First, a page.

Isaiah 40:1-11; Mark 1:1-8
2nd Sun of Advent
St Barbara’s 07.12.14
Today, the second Sunday in Advent, our focus is on the prophets.
The prophets of the Old Testament were a remarkable group of people, called from many different ways of life, to proclaim the message of God in many different contexts.
Their message was often ignored, often derided, but occasionally heard and responded to.
The prophets spent much of their time speaking in the most discouraging of contexts. Either Israel was prospering financially and militarily but withering spiritually, or it was in dire straits, under siege or in exile, its very nation-hood under threat of being snuffed out.
Their message was often therefore a wake-up call to the complacent. Sort yourselves out or even greater tragedy and disaster will strike. Become faithful once again to God, or else God will leave you to the consequences of your own wayward choices. Hard messages.
But what also marked the prophets out was a vision of the future, a longing for a better world, a world where the people of Israel would be faithful, a blessing to the nations of the world, a source of hope and life. Time and time again, they return to this theme. They paint the picture of what life could be like.
And for many of those prophets, that message of hope began to be crystallised in the form of one person, a Messiah, someone sent from God to bring in this new world order, this godly kingdom.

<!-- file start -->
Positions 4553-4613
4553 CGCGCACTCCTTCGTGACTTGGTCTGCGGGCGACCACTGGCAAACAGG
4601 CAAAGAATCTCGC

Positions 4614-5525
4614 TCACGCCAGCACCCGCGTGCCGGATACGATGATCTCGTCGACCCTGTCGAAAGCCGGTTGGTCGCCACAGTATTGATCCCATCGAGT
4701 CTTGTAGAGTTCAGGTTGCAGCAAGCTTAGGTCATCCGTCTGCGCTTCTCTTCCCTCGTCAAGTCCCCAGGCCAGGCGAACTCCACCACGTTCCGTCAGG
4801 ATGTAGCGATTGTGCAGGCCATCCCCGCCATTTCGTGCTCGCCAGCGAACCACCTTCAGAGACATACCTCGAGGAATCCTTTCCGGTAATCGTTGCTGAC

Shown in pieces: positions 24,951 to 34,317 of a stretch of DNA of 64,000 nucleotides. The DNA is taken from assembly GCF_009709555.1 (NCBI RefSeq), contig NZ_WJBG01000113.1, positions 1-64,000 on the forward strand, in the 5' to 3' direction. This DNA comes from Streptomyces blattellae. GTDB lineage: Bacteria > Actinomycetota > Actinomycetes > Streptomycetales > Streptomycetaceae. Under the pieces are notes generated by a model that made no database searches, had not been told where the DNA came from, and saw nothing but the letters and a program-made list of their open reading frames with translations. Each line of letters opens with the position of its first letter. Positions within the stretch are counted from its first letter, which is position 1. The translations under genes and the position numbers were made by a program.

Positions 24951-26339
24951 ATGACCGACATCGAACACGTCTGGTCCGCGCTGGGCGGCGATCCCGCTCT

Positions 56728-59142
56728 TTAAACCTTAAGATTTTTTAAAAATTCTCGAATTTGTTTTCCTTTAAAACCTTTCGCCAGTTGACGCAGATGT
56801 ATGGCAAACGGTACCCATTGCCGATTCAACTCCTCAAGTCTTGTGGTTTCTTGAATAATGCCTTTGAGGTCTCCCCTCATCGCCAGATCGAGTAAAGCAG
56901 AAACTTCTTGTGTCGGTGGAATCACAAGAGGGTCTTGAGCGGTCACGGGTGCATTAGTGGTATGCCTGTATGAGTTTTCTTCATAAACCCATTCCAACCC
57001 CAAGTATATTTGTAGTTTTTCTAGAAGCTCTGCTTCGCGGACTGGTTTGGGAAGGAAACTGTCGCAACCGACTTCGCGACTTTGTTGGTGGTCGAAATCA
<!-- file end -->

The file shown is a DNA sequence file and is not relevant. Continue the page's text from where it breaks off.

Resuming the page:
As time went on, they began to see how in their own strength alone the people of Israel could not achieve this vision. That they needed a leader, a saviour no less, with such godliness, such authority and love, that he could change the hearts and minds of his people. It is of such a one that they come to long for and proclaim.
Our reading from Isaiah this morning fits into the very heart of that tradition. Speaking to a people in captivity in Babylon, hundreds of miles from a ruined and ransacked Jerusalem, he preaches a vision of hope in the one who is to come.
Comfort, comfort my people – he says. Almost a “Hush. hush – its OK”. Times may be desperate but God has not deserted us. The day of the Lord will come. The glory of the Lord will be revealed and all humankind together will see it.
So get ready. Prepare the way of the Lord. In the days of Isaiah, the arrival of a great king or emperor would be preceded by a frenzied activity of road-building, ensuring that they could travel in pomp and circumstance, not having to wend their way along treacherous mountain paths, or potholed and bumpy tracks. Just like the arrival of the queen today may lead to roads being re-surfaced and everywhere given a fresh lick of paint, so in Isaiah’s day.
But there is one coming who is worthy of far more than that. One for whom the very mountains themselves should be levelled, the valleys lifted up. One for whom nature itself needs to get ready.
Isaiah is looking ahead to the coming of the Lord, the one who comes in power. Whilst all humankind is as fleeting as grass, here is one whose Word stands forever.
But he also comes in gentleness and love. The one who gathers the lambs in his arms and carries them close to his heart. The true shepherd of Israel. We begin to see the first inklings of the incarnation, the creator of the world, the God of all power and might, making himself known to us in the vulnerability of a baby child. It is an extraordinary vision.
Isaiah exhorts his listeners to shout the news from the mountain-tops, to proclaim the good news. The Lord is coming.
It is good news for us too. This Christmas I wonder which people we know living in desperate straits, which people in need of God’s light and hope, need to hear that message of the God who has come among us. And I wonder, will we join with Isaiah in proclaiming it too.